Many of us will have come across the concept of life purpose on our self-development journeys. The idea that we all have a personal mission that we are here on this planet to fulfill. In principle, this theory can be the source of much inspiration and energy. There’s a special agent vibe that can fire us up to seek out our personal assignment and ultimately find the work we were born to do.
I think there are a couple of downsides to adopting this concept. The first is that any time we decide that there is one thing (and one thing only) that we are meant to be doing, we are limiting ourselves in so many other ways. We can avoid this trap by ensuring that the purpose we assume is a big enough box for us to grow into. If we make the box too small initially, as we evolve, we might outgrow our assignment and eventually need to find a different direction altogether (the basis of many a mid-life crisis!).
Apart from ensuring that our box is big enough for growth, the other problem I have witnessed clients encounter is a lack of clarity about what they should be doing. Lacking clarity is the fastest way to stall your life and if you have knowing your life purpose as a prerequisite to moving forward, you can get stuck very quickly. A bit like Neo’s consumption of the red pill in the film the Matrix, once you know that you are supposed to have a life purpose, you can’t get back to the blissful ignorance of not knowing. What you are doing now has to have meaning, otherwise you feel flat, unfulfilled or disgruntled.
So if you don’t yet know your life purpose, what do you do whilst you are waiting? Rather than thinking in terms of one core life purpose, we can instead start thinking in terms of gifts. Our gifts are our strengths. No one else in this world has had the same experiences as you. No one has learnt all that you have learnt. No one has developed exactly the same set of skills. That in itself makes you unique and special. Whether you have clarity on your life purpose or not, I believe that everyone has more gifts to offer the world than they consciously know. And when we share those gifts willingly and freely, we make a significant and consistent difference to the world and get the reciprocal benefits of a life of contribution.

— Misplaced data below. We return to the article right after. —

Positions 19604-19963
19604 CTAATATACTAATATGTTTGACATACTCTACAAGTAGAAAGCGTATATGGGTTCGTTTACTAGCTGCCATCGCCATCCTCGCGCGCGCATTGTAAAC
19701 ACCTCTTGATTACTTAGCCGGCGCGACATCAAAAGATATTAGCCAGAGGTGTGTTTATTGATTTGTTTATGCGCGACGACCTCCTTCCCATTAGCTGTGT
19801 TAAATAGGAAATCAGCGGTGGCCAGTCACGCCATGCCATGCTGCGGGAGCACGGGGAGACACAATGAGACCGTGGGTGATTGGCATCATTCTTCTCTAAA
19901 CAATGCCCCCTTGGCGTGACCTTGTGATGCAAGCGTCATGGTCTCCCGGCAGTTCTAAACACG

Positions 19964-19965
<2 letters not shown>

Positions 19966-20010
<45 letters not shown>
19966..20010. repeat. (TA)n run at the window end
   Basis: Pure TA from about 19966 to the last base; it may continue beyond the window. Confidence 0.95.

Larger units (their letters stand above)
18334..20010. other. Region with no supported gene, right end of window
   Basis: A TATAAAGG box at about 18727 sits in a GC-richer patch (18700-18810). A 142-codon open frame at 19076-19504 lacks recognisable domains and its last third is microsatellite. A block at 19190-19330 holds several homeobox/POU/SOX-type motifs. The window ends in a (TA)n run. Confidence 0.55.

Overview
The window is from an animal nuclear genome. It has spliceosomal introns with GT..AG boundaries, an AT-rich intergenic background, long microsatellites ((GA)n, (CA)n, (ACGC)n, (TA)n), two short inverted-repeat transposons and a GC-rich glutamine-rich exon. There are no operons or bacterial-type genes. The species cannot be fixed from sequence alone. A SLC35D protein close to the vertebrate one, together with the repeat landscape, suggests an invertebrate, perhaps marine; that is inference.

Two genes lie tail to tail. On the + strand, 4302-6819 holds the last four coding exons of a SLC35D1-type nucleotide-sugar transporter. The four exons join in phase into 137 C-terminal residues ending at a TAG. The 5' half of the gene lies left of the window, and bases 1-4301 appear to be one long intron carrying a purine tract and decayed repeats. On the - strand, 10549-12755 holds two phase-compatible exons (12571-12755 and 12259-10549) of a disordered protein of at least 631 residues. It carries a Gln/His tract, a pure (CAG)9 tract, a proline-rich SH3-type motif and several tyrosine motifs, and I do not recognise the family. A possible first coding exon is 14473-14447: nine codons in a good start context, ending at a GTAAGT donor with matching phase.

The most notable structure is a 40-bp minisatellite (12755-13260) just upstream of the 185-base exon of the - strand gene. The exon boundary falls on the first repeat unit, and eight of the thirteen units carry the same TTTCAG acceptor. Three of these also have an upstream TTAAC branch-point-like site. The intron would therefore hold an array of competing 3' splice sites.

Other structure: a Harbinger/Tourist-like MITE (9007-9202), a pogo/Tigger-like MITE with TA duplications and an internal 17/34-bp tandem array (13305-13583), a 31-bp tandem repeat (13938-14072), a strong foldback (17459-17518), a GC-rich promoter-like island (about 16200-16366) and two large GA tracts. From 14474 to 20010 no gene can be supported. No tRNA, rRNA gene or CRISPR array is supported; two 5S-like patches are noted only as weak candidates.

I call this the model of service. It is exceptionally freeing because nothing in your life needs to change in order for you to start serving. Whether you are the CEO of a blue chip company or flipping burgers in a fast food restaurant, the model of service is open to us all. So how does it work?
Rather than trying to pursue a life purpose, we simply ask ourselves each and every day how we can be of service to others. You take each situation and you serve to the best of your ability. In this model, there is no need for reward or recognition. The benefit to you is the feel-good vibes of knowing you are being of Divine service. You serve that grumpy customer with a smile because you feel good when you are being happy. You willingly do what your boss asks because it feels good to do so. You offer to assist or support someone in need because it just feels good to help.
Being of service is simply a mindset and attitude. The best kind of service is when you are using your natural gifts to make a difference. So knowing what you are good at can really support this approach to the world.
Therefore, I’d like to set you a challenge. Over the next few days, create a list of 100 of your gifts. Think about all that you have learnt to reach this point in your life/career. Consider how you have helped others in the past. Reflect on all of your peak experiences. What did you have to be good at for that to happen? These are the basis of your gifts list.
Take some time to tune into your gifts. You will find it so much easier to identify situations to be of service. Maybe you will discover your life purpose or perhaps being of service is the only mission you will ever need to feel successful.
By Tiffany Kay